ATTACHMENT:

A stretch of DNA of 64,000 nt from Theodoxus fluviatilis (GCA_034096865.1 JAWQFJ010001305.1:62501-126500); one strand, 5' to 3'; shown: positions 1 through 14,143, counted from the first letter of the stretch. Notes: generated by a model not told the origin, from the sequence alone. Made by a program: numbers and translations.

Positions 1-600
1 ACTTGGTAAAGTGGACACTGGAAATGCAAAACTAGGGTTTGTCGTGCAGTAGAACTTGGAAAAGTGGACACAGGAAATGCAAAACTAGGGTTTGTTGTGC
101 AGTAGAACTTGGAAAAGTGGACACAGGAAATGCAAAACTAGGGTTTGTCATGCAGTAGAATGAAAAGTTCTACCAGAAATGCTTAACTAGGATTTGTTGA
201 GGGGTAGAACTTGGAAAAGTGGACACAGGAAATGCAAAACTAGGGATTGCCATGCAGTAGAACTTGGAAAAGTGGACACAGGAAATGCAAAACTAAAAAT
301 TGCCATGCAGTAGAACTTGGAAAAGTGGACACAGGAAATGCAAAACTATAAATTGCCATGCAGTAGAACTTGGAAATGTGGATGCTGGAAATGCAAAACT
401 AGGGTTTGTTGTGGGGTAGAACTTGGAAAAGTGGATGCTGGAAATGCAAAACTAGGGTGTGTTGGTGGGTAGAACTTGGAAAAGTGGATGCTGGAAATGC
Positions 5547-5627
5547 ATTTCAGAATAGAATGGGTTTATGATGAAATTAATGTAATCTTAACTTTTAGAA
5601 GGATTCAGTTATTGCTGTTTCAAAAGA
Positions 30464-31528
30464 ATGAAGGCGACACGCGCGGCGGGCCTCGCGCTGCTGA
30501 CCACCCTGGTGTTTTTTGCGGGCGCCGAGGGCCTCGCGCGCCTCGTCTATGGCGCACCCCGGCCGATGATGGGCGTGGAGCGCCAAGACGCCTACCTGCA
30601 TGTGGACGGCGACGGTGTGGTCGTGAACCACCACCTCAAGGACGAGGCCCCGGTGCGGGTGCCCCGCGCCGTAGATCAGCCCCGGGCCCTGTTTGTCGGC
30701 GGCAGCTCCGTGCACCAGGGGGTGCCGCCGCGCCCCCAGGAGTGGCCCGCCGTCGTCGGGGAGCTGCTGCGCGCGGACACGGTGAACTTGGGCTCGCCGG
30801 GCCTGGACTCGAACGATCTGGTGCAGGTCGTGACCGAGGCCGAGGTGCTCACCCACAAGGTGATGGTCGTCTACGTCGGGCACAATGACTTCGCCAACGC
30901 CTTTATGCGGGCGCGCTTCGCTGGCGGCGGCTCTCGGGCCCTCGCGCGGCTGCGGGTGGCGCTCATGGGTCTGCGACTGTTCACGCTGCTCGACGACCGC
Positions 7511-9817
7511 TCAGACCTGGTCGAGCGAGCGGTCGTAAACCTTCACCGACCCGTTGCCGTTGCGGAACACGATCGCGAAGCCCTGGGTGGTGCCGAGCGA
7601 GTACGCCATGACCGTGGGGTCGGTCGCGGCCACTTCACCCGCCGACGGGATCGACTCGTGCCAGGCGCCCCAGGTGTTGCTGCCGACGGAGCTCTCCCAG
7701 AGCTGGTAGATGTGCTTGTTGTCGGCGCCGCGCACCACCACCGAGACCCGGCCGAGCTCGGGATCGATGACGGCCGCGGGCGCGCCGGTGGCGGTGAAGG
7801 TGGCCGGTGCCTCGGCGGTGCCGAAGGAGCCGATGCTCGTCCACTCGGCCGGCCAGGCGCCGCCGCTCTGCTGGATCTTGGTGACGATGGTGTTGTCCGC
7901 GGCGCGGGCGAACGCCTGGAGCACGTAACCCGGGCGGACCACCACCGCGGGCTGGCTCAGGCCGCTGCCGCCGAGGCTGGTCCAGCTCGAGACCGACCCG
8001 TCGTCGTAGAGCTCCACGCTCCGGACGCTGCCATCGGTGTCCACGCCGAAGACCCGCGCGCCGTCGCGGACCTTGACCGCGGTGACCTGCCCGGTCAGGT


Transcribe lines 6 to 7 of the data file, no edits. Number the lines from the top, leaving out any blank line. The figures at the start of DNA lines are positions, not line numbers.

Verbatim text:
301 TGCCATGCAGTAGAACTTGGAAAAGTGGACACAGGAAATGCAAAACTATAAATTGCCATGCAGTAGAACTTGGAAATGTGGATGCTGGAAATGCAAAACT
401 AGGGTTTGTTGTGGGGTAGAACTTGGAAAAGTGGATGCTGGAAATGCAAAACTAGGGTGTGTTGGTGGGTAGAACTTGGAAAAGTGGATGCTGGAAATGC